Become a fan of Slashdot on Facebook


Forgot your password?
DEAL: For $25 - Add A Second Phone Number To Your Smartphone for life! Use promo code SLASHDOT25. Also, Slashdot's Facebook page has a chat bot now. Message it for stories and more. Check out the new SourceForge HTML5 Internet speed test! ×

Feed Sidekick iD finally launches (

Filed under: Cellphones

Not that any secret tends to remain well kept in the gadget world these days, but we've finally got official confirmation on the Sidekick iD. This 5.1 x 2.5 x 0.9-inch bugger's gonna run you a cut-rate $99, and features replaceable, colored bumpers, and all the basics necessary to get going T-Mobile style (including myFaves). But if you want the full Sidekick experience (i.e. camera, Bluetooth), you're still gonna have to roll with the 3. Welcome, welcome, teenage wallet-prybar.

Read | Permalink | Email this | Comments

BOLD MOVES: THE FUTURE OF FORD A new documentary series. Be part of the transformation as it happens in real-time

Office Depot Featured Gadget: Xbox 360 Platinum System Packs the power to bring games to life!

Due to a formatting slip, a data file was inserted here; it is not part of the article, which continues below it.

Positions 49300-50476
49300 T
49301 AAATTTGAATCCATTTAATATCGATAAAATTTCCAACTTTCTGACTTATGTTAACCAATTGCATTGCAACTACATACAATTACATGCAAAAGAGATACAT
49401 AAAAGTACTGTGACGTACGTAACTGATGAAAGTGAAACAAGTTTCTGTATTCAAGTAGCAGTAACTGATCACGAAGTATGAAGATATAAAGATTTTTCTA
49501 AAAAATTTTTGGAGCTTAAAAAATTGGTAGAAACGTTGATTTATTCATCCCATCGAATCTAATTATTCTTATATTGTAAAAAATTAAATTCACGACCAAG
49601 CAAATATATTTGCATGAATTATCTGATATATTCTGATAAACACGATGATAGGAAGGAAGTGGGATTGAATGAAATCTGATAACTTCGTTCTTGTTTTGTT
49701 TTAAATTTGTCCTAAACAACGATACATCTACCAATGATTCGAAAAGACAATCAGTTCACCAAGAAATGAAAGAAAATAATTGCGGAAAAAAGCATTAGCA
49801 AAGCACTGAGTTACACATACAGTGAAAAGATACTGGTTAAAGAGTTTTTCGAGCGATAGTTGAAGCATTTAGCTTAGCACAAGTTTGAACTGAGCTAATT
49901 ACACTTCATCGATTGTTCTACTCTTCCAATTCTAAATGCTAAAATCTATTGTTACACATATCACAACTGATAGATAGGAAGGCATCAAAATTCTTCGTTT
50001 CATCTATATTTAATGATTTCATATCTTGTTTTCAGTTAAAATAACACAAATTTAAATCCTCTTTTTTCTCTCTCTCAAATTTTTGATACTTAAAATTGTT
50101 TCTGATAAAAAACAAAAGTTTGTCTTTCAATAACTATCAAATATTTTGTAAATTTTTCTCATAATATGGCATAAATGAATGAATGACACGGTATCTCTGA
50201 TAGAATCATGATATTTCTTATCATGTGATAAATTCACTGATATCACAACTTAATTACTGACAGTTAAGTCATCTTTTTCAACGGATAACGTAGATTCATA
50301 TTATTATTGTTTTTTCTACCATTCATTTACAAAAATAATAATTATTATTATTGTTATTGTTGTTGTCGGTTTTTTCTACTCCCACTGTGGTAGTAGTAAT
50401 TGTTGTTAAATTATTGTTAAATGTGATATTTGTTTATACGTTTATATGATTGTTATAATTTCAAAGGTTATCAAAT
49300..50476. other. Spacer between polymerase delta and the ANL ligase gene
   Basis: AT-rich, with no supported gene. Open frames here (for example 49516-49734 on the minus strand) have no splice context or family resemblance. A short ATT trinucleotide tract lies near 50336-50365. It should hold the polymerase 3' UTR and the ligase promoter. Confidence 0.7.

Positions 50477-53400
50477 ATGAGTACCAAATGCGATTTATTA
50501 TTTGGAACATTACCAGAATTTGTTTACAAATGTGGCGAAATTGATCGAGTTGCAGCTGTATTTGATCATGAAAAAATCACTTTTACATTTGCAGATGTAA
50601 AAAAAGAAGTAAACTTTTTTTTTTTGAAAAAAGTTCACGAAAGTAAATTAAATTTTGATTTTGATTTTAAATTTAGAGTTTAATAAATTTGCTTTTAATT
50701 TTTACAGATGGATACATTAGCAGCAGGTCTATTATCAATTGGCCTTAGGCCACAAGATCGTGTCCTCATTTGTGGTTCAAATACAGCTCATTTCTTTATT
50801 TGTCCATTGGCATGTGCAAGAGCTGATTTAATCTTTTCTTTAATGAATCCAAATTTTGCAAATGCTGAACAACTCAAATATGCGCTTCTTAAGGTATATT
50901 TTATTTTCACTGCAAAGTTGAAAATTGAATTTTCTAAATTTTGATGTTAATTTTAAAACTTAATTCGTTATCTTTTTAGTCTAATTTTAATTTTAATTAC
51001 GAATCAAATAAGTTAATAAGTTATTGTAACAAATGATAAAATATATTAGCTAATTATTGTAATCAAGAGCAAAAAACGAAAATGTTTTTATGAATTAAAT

Wireless Networking

Submission + - mobile service dies in SF and maybe elsewhere

notoriou5 writes: "At least 10 people on different mobile plans have reported that they can't make calls in the last hour. I dunno if this is a wide-spread problem, but seems worth investigating. I can't make or receive calls. The funny thing is that's it seems to be causing a panic. I suspected sun-spots at first, but now I think it's just some server thing. Anyone else experiencing this?"

AMD Donates Servers to Groklaw 64

Core 2 Duo writes "Apparently, someone at AMD noticed that Groklaw has been having trouble running on the old IBM servers ibiblio uses, so they donated two powerful AMD Opteron servers to ibiblio specifically for Groklaw's use. Curiously, this means that Groklaw is no longer hosted by IBM's servers, but SCO's own investor relations website is."

Submission + - Rexx and what it means for AIX

An anonymous reader writes: I'm an oldtimer mainframe programmer that used Rexx extensively from the mid 80s to the mid 90s for IBM at Santa Teresa Lab(now called Silicon Valley Lab). It literally changed my life once I learned it and got out of being an operations tape and disk monkey. Its nice to see Rexx continue to expand its capabilities and platform range. I think its a great programming language and lots of fun to code with